With reference to last week’s US employment data, as we pointed out in our last Market Update (please see here), while the reading did disappointingly show that 140,000 jobs had been lost during December, the data for October & November’s job gains was revised up by a total of 135,000 – which meant the unemployment rate was unchanged at 6.7%. And we haven’t exactly been bombarded with disappointing economic data. In fact, most economic data has recently beaten expectations – for example, as we have previously highlighted, US ISM (Institute for Supply Management) data not only beat expectations, but more importantly indicated that the US recovery is actually accelerating.
In the UK, December’s PMI was revised up from an initial reading of 57.3 to 57.5 – its best reading since November 2013. And while we can’t deny that the FTSE-100 has recovered strongly (up around 35%) from those dark days last March when the index briefly dipped below 5,000, it is still around 1,000 points (12%) below its pre-coronavirus level.
And while it is easy to find companies that have seen dramatic share price rises and now trade on high equity valuation measures, for example a price-to-earnings ratio, such as Ocado in the UK or Tesla in America, their ascent can be understood and justifies.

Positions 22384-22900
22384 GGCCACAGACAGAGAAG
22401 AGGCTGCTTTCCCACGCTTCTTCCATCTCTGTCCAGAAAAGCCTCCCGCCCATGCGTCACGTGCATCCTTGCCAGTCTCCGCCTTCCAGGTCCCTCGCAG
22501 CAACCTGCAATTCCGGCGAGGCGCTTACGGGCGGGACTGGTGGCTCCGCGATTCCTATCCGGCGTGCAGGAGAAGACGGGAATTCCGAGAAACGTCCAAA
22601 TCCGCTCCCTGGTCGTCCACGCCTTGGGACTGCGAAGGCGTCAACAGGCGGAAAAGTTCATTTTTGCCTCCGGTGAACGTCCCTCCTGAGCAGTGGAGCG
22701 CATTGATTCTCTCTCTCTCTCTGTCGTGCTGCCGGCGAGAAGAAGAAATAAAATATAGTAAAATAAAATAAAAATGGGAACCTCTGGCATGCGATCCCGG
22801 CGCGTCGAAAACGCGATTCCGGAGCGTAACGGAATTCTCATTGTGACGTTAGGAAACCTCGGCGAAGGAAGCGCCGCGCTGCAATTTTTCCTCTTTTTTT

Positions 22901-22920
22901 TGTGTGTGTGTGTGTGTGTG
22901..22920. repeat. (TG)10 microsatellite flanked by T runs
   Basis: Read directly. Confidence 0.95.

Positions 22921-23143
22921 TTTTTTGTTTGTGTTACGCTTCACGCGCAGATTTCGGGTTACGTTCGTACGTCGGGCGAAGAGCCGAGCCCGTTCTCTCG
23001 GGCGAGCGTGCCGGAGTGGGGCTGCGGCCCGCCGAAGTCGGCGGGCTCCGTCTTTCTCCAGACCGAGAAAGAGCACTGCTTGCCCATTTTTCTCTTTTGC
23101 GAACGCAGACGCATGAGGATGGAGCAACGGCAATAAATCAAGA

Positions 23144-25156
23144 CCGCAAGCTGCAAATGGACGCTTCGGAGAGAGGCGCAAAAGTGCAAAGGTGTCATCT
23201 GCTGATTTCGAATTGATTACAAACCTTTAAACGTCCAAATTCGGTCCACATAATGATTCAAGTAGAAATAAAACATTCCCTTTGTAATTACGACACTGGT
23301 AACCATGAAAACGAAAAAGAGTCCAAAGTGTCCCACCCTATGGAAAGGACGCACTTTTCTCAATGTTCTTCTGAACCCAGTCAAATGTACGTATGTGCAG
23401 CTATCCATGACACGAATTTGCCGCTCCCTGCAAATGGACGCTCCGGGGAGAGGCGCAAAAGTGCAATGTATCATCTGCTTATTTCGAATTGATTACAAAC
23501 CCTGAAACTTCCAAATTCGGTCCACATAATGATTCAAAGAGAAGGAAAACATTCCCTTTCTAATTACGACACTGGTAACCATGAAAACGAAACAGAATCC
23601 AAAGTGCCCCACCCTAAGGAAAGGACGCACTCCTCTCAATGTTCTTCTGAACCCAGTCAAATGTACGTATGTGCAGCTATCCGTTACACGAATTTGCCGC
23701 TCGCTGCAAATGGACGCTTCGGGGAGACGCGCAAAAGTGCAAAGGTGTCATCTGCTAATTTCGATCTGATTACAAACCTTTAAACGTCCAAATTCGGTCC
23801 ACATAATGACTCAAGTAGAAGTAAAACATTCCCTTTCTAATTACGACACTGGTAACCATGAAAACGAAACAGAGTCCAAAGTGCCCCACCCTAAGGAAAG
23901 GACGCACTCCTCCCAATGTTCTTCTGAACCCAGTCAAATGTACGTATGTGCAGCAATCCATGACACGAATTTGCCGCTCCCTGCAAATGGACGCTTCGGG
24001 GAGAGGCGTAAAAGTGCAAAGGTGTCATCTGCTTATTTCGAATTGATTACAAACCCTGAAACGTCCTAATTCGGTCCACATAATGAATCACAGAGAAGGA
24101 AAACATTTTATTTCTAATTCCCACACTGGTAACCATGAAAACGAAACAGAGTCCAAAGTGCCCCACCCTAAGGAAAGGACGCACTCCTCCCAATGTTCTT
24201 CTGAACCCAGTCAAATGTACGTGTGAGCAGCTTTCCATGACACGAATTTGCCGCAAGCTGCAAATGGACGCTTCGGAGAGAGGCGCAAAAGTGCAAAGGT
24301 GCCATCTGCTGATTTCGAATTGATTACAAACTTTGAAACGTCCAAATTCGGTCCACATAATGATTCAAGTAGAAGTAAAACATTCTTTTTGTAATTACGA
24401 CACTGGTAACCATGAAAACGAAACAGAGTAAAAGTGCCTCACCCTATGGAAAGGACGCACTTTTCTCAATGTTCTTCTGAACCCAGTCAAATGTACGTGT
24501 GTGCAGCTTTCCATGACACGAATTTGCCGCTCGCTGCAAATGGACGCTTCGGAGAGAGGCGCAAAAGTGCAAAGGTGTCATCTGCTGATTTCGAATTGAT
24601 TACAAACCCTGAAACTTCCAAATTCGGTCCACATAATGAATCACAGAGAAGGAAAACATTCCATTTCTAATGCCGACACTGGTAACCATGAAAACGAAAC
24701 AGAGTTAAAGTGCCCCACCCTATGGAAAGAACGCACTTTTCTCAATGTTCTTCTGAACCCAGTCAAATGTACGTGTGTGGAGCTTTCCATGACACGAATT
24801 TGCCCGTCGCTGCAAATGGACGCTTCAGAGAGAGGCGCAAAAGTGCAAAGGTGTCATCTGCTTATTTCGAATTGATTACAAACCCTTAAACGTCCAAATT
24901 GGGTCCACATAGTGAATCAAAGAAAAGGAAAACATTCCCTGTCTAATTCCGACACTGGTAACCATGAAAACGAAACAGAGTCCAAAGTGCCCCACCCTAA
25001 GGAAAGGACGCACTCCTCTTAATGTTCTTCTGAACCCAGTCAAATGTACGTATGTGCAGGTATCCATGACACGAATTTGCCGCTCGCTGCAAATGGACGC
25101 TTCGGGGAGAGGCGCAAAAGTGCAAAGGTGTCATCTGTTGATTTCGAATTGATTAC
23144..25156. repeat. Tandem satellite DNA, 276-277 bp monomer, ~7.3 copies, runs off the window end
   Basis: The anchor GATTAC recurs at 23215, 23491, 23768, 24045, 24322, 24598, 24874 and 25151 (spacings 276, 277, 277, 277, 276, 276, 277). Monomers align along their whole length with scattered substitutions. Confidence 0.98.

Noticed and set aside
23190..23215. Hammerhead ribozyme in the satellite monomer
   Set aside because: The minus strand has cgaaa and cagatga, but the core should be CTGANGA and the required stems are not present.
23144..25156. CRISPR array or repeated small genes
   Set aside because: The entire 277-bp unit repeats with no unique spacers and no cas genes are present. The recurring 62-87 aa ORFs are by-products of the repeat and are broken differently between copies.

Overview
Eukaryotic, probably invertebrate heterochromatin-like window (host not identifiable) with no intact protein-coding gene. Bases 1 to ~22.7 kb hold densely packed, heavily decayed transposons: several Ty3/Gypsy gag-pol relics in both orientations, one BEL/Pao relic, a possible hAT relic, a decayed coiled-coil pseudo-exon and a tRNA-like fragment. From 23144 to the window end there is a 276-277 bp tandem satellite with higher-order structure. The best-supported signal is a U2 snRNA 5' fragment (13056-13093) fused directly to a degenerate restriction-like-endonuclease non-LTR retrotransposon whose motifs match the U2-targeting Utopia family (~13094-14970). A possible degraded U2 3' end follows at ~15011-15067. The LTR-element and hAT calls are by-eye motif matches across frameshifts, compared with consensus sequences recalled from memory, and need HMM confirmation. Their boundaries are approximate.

For example, while the online food retailer, Ocado, may look expensive relative to UK food retailers such as Tesco, Sainsbury’s and Morrisons, Ocado is actually more of a technology company than a food retailer, having announced several technology licensing deals with supermarkets around the globe to operate their online delivery systems – i.e. fitting client warehouses with its propriety technology and robots, which reduces the capital intensity of food retail delivery. Likewise, Tesla isn’t simply a car manufacturer like Ford or Volkswagen, as it has a very different business model, with leading-edge technology and none of the costly baggage that traditional car manufacturers have, while Joe Biden’s infrastructure and clean energy plans could also hugely benefit the company.
As such, we don’t currently see any obvious catalyst for global equity markets to sell-off and there are certainly no signs of a bubble that is about to burst – in fact, we see plenty of upside potential for global equity markets, as we don’t believe the economic recovery has yet to be fully reflected in equity prices.
However, the path for equity markets is never smooth or easy and unfortunately we fully expect equity market volatility will remain elevated in the short-term given the tug of war between the roll-out of the coronavirus vaccine and further stimulus on one side and the rapid spread of the new strain, coupled with the possibility of stricter lockdown restrictions, on the other.
Investment Management Team